Korean literati painter, calligrapher and writer . He wrote the P’ahanjip (Chin. Poxian ji: ‘Breaking the doldrums’), a collection of poems and miscellaneous stories in the sihwa (Chin. shihua) literary genre. Active in the Koryŏ period (918–1392), he was born into a well-to-do family; he became a monk but soon abandoned the religious life, passing the civil service examination in ...

Article

Alison Stones

Legends and myths in medieval art are often symbolic rather than narrative, appearing as isolated representations on monuments and portable objects and following the tradition of Greek vase painting where individual subjects are depicted and rely on prior knowledge of the stories for recognition and understanding. World histories celebrated great heroes of the past, starting with Creation and biblical history, then the ancient and medieval world with the exploits of the Trojan heroes, Alexander the Great, King Arthur and the campaigns of Charlemagne and his nephew Roland. Northern gods such as Thor were depicted in cult statues (...

Article

Austrian, 12th century, male.

Calligrapher, miniaturist, writer.

Liutoldus was a monk and became prior of the Benedictine abbey of Mondsee (in Upper Austria, near Salzburg). The Nationalbibliothek of Vienna possesses a Gospel Book by him, the miniatures of which are painted on a gold ground and are surrounded by Byzantine ornaments. The Staatsbibliothek of Munich has a Breviary in the same hand, written between ...

Article

Michael Curschmann

The medieval term mappa mundi (also forma mundi, historia/istoire) covers a broad array of maps of the world of which roughly 1100 survive. These have resisted systematic classification, but the clearly dominant type is one that aims at comprehensively symbolistic representation. Its early, schematic form is a disc composed of three continents surrounded and separated from one another by water (“T-O Map”) and associated with the three sons of Noah: Asia (Shem) occupies all of the upper half, Europe (Japhet) to the left and Africa (Ham) to the right share the lower half. Quadripartite cartographic schemes included the antipodes as a fourth continent, but the tripartite model was adopted by the large majority of the more developed world maps in use from the 11th century on and—with important variations—well into the Renaissance. While details were added as available space permitted, the Mediterranean continued to serve as the vertical axis and, with diminishing clarity, the rivers Don and Nile as the horizontal one. The map also continues to be ‘oriented’ towards Asia, where paradise sits at the very top. A circular ocean forms the perimeter and not infrequently the city of Jerusalem constitutes its centre....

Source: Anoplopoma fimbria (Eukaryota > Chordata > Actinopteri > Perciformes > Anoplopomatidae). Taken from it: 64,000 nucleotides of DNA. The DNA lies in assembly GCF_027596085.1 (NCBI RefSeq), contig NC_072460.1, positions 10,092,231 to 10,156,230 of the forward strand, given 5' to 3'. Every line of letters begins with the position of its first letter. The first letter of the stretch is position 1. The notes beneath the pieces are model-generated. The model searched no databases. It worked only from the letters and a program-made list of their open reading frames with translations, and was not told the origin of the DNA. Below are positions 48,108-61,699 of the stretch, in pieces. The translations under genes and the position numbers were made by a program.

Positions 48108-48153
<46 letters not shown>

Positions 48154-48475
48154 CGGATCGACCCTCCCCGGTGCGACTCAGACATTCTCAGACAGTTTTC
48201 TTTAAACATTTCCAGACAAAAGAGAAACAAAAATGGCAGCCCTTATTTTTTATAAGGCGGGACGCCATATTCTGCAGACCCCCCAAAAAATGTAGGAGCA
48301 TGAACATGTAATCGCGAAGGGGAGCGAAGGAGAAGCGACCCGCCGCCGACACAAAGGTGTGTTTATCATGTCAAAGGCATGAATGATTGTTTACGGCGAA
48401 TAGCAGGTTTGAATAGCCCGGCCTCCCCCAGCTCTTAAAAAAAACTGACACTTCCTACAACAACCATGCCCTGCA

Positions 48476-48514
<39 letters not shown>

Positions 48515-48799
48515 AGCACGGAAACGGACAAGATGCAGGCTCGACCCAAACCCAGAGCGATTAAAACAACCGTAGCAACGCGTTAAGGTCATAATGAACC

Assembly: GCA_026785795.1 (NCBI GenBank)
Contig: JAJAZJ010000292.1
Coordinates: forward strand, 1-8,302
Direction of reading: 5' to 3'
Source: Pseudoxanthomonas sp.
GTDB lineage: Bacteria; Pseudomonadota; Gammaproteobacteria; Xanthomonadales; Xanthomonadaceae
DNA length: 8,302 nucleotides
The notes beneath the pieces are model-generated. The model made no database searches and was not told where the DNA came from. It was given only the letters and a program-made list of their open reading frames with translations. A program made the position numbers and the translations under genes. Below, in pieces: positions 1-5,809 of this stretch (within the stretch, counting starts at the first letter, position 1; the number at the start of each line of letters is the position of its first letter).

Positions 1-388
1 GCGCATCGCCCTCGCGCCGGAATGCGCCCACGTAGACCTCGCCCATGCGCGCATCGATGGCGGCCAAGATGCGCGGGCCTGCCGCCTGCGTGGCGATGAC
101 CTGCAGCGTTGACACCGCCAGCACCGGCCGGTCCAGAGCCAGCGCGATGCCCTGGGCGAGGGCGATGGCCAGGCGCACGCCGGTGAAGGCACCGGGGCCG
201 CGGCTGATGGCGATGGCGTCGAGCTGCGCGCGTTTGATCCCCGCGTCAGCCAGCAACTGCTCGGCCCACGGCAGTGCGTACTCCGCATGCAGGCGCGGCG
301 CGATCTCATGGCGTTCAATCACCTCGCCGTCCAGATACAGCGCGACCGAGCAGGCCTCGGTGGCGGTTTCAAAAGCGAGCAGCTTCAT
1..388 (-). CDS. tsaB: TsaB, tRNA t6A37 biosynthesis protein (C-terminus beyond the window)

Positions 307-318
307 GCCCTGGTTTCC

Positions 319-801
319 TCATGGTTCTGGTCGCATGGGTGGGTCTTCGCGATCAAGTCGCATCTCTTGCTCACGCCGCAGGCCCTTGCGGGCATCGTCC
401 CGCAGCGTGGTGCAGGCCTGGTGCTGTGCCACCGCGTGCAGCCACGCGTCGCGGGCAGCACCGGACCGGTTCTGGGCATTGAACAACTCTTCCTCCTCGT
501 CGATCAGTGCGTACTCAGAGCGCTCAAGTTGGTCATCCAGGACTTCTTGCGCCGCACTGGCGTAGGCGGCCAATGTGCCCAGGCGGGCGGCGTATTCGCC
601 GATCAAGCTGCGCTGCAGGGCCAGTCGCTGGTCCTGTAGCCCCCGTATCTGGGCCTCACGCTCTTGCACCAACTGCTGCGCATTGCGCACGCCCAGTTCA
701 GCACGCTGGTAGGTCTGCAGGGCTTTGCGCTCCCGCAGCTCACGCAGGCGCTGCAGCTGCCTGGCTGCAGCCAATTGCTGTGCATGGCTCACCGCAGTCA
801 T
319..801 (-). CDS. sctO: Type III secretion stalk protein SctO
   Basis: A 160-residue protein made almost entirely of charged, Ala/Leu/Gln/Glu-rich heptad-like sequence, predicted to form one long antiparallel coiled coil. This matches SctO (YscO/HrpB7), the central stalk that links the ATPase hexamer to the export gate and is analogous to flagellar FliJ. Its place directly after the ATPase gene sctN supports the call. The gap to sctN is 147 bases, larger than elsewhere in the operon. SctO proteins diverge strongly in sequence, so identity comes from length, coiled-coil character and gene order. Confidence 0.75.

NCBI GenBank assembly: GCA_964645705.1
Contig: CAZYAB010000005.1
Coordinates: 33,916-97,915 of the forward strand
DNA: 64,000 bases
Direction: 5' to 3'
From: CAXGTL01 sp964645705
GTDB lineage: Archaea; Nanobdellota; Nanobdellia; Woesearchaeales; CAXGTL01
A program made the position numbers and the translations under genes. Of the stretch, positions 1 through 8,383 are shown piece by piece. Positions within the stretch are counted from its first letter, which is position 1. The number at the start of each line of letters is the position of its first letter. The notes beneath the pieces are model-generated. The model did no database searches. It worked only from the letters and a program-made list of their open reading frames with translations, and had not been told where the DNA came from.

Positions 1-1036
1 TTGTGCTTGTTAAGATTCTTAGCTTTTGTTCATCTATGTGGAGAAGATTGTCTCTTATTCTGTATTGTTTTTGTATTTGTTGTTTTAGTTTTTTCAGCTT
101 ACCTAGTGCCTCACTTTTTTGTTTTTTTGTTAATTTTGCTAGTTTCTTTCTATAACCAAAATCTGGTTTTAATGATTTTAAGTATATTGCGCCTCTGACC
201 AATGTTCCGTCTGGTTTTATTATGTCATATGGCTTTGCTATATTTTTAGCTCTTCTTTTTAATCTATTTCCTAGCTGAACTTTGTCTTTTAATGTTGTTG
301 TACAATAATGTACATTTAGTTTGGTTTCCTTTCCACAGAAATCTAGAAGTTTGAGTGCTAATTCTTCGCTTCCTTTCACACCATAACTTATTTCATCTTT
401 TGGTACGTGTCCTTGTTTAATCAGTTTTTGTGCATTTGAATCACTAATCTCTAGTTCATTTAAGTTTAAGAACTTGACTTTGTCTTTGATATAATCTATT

Article

Olimpia Theodoli

Italian illuminator and chronicler. Born into the noble family of de’ Marsi, he joined the abbey of Montecassino (see Montecassino, §2, (i)) at the age of 14 and gained the trust and protection of the abbot Desiderius (later Pope Victor III). Montecassino excelled under Desiderius, who promoted artistic, religious and political splendour. Leo is one of the earliest recorded illuminators in Italy as well as one of the most accomplished. Among his works is the ...